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No Gender Gap Found for Clot-Busting Drug

Plavix helped men and women almost equally, study finds

MONDAY, Nov. 9, 2009 (HealthDay News) -- The widely used clot-dissolving drug Plavix (clopidogrel) works about the same in women as in men, an analysis of major clinical trials has found.

"After this study, I can say we can be confident in treating both men and women with this very important drug," said Dr. Jeffrey S. Berger, director of cardiovascular thrombosis at New York University Langone Medical Center in New York City and lead author of a report in the Nov. 17 issue of the Journal of the American College of Cardiology.

Clopidogrel acts by preventing blood cells called platelets from forming clots that block arteries. It is one of several antiplatelet drugs; aspirin is another. Clopidogrel is commonly prescribed to prevent clots in people with the abnormal heartbeat called unstable angina, or after a heart attack or the implant of a stent, a thin tube put in to keep arteries open.

The study looked at data from five major clinical trials of clopidogrel involving nearly 60,000 people, 30 percent of them women. Leaders of the trials worked together to determine how the drug worked in men and women.

"There have been a lot of preliminary suggestive data that men and women respond differently to antiplatelet medications," Berger said. "Up to this point, there have been no data on the benefits and risks of clopidogrel in women and in men. Is there a difference? Overall, we can say the answer is no."

The study is the latest example of the growing attention being paid to cardiovascular problems such as heart attack and stroke in women, a subject often overlooked in the past. Attention is being paid, Berger said, because a third to half of all heart attacks occur in women. Two recent studies reported that the incidence of heart attacks has increased in American women in the past two decades, while their chance of surviving heart attacks has improved.

At first glance, the raw data from the studies would seem to indicate a difference in male vs. female response to Plavix. The drug reduced cardiovascular events by 16 percent in men and 7 percent in women. The chief benefit for women was reduction of heart attack risk; for men it was reduction of strokes and cardiovascular deaths.

"But you have to look at the absolute benefit," Berger said. "What is the absolute difference? If we treat 1,000 men for eight months, we prevent 12 cardiovascular events. If we treat 1,000 women, we prevent eight cardiovascular events. We are not saying there are no differences between men and women. We are saying there are no significant differences."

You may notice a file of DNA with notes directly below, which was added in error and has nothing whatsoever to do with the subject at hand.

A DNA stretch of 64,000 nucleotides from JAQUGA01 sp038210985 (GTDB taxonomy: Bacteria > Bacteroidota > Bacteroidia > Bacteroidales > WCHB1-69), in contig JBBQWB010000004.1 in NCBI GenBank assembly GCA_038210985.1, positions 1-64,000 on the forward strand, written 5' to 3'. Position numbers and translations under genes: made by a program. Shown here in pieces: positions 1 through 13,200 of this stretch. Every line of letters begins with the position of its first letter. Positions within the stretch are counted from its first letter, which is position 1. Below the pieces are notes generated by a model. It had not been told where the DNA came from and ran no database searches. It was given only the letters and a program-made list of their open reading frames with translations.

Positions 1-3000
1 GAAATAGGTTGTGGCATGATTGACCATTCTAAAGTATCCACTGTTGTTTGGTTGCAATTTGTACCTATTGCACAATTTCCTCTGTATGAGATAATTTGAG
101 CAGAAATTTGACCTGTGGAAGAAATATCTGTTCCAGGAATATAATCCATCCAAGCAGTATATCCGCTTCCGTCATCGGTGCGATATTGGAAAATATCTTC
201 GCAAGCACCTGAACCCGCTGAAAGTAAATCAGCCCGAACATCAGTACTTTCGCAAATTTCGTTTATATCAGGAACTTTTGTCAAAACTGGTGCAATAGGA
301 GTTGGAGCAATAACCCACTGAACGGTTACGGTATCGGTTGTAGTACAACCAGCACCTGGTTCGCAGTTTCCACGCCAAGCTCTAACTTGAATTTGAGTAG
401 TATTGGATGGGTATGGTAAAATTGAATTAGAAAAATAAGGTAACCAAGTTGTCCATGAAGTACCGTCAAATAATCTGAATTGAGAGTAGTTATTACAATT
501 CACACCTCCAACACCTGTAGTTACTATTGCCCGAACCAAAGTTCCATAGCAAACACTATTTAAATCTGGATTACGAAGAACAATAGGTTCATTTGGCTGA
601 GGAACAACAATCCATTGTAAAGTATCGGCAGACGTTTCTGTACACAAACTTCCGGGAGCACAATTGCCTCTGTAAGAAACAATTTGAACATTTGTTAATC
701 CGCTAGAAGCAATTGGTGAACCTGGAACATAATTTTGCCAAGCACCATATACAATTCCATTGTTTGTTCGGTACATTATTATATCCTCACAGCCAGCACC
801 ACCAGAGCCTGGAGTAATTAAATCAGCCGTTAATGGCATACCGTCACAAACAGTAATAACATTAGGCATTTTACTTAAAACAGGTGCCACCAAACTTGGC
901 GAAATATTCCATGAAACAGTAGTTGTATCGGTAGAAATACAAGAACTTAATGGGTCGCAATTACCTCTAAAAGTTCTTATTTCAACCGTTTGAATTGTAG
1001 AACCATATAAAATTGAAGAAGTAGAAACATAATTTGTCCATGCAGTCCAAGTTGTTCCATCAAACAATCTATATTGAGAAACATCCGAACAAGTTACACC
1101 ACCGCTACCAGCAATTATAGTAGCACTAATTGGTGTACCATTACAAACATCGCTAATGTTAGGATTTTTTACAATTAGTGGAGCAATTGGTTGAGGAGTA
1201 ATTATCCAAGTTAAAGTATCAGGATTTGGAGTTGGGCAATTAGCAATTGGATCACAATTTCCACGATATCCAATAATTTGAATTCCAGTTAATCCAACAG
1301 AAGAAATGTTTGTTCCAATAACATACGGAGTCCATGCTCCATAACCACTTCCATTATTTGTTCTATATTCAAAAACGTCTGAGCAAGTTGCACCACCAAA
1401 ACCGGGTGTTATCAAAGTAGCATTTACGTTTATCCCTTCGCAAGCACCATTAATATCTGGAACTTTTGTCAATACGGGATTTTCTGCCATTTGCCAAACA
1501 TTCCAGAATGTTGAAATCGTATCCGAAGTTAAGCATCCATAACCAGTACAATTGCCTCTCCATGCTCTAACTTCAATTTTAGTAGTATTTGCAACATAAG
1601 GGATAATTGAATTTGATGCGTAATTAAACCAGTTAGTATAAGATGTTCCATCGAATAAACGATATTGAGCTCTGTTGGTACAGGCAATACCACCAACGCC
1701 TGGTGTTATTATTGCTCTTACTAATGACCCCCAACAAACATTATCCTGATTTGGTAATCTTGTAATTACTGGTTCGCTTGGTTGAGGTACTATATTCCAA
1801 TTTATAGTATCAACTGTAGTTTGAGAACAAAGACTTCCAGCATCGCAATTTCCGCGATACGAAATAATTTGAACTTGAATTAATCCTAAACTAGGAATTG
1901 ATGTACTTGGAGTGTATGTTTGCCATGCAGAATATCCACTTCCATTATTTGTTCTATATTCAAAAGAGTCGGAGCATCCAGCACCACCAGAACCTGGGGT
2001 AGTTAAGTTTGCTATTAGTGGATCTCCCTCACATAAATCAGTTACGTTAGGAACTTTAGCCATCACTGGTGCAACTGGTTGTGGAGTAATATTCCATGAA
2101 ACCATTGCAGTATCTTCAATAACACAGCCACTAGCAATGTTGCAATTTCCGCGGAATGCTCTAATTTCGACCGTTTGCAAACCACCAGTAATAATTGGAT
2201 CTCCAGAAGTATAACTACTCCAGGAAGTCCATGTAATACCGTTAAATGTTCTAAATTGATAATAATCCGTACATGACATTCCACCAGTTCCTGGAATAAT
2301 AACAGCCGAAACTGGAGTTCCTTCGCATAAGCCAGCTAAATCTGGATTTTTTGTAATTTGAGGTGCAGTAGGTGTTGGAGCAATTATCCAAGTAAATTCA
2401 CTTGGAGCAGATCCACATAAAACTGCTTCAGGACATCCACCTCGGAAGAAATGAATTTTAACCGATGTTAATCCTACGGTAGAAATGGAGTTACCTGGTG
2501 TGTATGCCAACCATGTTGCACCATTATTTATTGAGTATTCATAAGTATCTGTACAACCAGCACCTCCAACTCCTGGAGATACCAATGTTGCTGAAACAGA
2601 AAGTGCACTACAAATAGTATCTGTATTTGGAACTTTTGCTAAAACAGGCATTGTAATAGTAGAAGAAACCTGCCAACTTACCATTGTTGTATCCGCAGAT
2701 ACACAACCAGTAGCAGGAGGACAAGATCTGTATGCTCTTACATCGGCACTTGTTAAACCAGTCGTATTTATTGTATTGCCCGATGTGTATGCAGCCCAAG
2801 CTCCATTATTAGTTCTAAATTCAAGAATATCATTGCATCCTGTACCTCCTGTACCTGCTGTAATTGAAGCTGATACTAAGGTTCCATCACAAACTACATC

The significance of the differences was of major concern to the cardiologists who did the study, Berger said. "We really discussed this at length, how to convey this data," he said.

The major risk of Plavix and other antiplatelet drugs is excess bleeding. The raw data showed that adding Plavix to aspirin increased the risk of major bleeding in women by 43 percent and in men by 21 percent.

"If you treat 1,000 men, you will have approximately five major bleeding events, and if you treat 1,000 women, you will have two major bleeding events," Berger said.

In an accompanying editorial, Dr. David P. Faxon, vice chairman of medicine at Brigham and Women's Hospital in Boston, wrote that "the cumulative evidence continues to show that women with coronary artery disease differ from men in many important ways, including the response to antiplatelet therapy."

"The good news is that clopidogrel is an exception," he wrote.

Adequate numbers of women need to be included in future cardiovascular studies "because outcomes cannot be predicted by mostly male-dominated trials," the editorial continued.

The new study doesn't settle the issue entirely, Faxon said. "A meta-analysis, putting together data from many different trials, is never as good as a randomized trial," he explained. Such a trial would be desirable, he said, because there are gender-related differences in blood vessels and cells.

"Women have more reactive platelets, and more delicate blood vessels," Faxon said.

But both Faxon and Berger said they do not consider the gender of a patient when they prescribe clopidogrel.

However, including women in studies of antiplatelet drugs is important, Berger said, because clopidogrel is expected to be available in a less-expensive, generic version, which will widen its use, and because more powerful antiplatelet medications are just becoming available.

More information

The U.S. National Library of Medicine has more on the benefits and risks of clopidogrel.

SOURCES: Jeffrey S. Berger, M.D., assistant professor, medicine, and director, cardiovascular thrombosis, New York University Langone Medical Center, New York City; David P. Faxon, M.D., vice chairman, medicine, Brigham and Women's Hospital, Boston; Nov. 17, 2009, Journal of the American College of Cardiology
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